Skip to main content
10 minute read

Peering backwards

Looking back and wishing you could change the past is common. Especially after a few too many bevvies but there is no point changing the past if you ask me. It’s done. Move on and learn.

Hindsight (Noun)

Understanding the nature of an event after it has happened.

In regards to my experiences as an adult artist there are some things I wish I had known and could pass on to my younger self. Alas, without the ability to alter space and time I figured maybe I could pass on some things I have picked up to you: The Reader. Maybe you’ll think it’s bollocks. But if I can aid in one persons journey then that’s a win for me.

Table of contents

  1. Ignore the lure of graphic design. (It’s a sham)
  2. Fuck University. It’s pointless as a creative.
  3. Become an artist. Not a designer.
  4. Avoid computer aided drawing & stick with what you know.
  5. Beginner/New to the game? Think long & hard before joining communities like Behance & Dribble.
  6. Stop self deprecating, Stop dickin’ around & just start the work.
  7. Keep experimenting & stay creative.
  8. Fuck the Curriculum
Foksy style hand drawn text overlaid on an inspirational coastal photo. The text "shoulda coulda woulda" is scratched out with the main text "Doin' It!" in bold.

Before continuing I think a quick background in bullet point could be of use. I’m an illustrator/artist currently based in Europe.

  • I learned oil painting at 9 and inhaled comics like Garfield and Footrot Flats. (1989)
  • I spent a lot of school scribbling in the margin of my text book with my trusty ballpoint.
  • My primary school teachers always told me off for day dreaming in class. 
  • All my teen years I was obsessed with drawing comics and becoming an extreme ski pro.
  • Photoshop turned up when I was in my last year of high school and I hated it. (1998)
  • I completed a bachelor of Multimedia and became a jack of all trades and a master of none but drinking. (2004)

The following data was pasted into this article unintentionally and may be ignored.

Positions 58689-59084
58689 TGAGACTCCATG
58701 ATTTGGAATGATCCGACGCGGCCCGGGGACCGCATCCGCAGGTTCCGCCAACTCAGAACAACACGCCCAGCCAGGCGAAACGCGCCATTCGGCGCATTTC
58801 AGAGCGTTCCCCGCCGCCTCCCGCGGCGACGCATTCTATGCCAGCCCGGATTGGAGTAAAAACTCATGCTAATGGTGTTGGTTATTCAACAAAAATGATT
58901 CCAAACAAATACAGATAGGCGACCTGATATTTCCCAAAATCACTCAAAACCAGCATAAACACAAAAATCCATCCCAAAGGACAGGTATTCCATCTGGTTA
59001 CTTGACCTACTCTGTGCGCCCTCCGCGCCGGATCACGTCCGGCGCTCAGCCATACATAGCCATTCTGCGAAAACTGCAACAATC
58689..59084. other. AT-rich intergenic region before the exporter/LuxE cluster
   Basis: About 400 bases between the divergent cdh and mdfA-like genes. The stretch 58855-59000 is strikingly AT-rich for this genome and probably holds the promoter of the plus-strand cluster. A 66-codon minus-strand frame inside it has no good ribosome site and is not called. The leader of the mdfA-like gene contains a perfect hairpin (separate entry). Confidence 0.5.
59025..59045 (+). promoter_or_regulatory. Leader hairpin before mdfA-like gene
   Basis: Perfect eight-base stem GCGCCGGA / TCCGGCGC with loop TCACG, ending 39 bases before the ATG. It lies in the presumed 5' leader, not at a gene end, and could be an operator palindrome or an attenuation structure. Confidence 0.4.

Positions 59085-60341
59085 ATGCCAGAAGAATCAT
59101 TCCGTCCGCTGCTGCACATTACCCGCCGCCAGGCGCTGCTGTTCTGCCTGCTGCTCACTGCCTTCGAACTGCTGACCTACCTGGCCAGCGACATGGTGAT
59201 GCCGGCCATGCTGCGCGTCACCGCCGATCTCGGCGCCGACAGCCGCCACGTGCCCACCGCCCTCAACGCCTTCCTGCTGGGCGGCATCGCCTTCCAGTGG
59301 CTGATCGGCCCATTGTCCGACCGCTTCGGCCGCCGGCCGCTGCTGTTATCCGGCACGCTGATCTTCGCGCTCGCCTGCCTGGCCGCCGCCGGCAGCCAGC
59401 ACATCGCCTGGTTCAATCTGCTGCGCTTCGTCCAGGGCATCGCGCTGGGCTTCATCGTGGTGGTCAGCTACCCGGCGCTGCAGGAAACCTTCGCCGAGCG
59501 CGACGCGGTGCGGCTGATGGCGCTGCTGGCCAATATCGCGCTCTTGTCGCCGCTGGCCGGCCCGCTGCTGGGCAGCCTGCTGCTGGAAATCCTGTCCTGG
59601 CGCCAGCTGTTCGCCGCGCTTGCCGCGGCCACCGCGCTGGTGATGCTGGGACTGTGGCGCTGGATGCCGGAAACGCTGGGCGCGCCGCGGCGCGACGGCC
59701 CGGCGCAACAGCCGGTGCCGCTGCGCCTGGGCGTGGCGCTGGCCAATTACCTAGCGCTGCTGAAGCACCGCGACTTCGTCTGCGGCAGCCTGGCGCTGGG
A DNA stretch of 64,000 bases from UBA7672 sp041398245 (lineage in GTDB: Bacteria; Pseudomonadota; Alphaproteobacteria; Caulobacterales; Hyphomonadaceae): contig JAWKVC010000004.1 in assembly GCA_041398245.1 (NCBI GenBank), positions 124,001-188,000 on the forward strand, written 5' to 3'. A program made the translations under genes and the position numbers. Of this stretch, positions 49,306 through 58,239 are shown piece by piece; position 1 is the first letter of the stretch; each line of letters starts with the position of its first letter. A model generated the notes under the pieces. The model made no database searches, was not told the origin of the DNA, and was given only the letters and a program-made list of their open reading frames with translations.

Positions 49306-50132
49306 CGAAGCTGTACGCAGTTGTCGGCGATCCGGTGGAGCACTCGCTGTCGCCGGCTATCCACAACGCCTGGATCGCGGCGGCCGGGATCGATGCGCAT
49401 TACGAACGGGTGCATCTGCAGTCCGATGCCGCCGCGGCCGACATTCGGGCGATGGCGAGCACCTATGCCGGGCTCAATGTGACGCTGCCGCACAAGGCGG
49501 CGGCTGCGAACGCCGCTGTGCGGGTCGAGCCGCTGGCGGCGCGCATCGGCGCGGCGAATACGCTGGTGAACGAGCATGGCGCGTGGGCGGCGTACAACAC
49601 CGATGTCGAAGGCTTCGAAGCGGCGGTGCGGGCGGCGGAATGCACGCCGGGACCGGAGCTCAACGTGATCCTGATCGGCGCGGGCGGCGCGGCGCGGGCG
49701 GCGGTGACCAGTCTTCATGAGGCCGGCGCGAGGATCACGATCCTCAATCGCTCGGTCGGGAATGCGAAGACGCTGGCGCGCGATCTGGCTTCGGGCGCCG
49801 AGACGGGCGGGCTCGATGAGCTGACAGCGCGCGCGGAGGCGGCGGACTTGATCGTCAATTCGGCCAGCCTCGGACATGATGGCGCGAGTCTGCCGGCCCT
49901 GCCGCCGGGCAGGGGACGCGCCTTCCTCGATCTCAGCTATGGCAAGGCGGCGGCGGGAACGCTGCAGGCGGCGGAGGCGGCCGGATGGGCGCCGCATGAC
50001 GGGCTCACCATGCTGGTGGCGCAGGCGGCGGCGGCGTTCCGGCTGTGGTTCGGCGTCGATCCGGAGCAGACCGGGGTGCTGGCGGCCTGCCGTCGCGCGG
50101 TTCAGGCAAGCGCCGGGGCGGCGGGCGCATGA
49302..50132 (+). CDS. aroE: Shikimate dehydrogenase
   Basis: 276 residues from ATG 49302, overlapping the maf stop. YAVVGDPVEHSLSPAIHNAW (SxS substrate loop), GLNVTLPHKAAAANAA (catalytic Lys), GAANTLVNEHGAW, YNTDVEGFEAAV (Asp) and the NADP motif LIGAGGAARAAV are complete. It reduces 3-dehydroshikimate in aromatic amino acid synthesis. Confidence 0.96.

• Worked bars, factories and left Australia in search of adventure. (2005)
  • Acquired the aforementioned adventure for 5 years and saw amazing parts of the world. (Kept up my doodling)
  • Got sick of couch surfing, settled in the UK and listened to the adults of the world. Career, house and shit like that. Tried being a creative alongside full-time employment. It sucked. (2010)
  • Became a Designer and enjoyed my work. But alas the road was a calling my name. (2018)
  • I recently quit my job to chase the dream. I sold/gave away 10 years of accumulated crap and left the UK as I arrived; with a rucksack, guitar and a head full of dreams. (2020)

Ignore the lure of graphic design. (It’s a sham)

When I was 13 I had my first class in graphic design. I loved it. We got to draw all sorts of things and learned a load about design theory. In its physical sense. At that time (Early 90s) the artwork for posters and adverts were still painted or drawn. I was blissfuly unaware of the role of computers and visual editing. I had found my path. 

I wish I had not been so stubborn in continuing. I should have flitted and frolicked around, kept creating and left the decisions for later when I was older and had more experiences. When you’re young you’re asked what you want to do for a career. In most cases: You don’t really know do you? Some amazingly do and the rest are pressured into some semblance of an answer by adults and it sucks if you have creative ambitions. 

In reality, I was just late to the party to take up graphic design as a purist.

Computer aided drawing was around the corner so if I could reach back and whisper into my innocent 13 year old ears I would tell him to stop designing and keep drawing.

Fuck University. It’s pointless as a creative.

I applied to a bunch of Graphic and Industrial Design courses after high school. I got accepted into a few but it meant moving to Canberra or Bendigo. I had my heart set on Melbourne for some reason so got my 9th choice… Multimedia.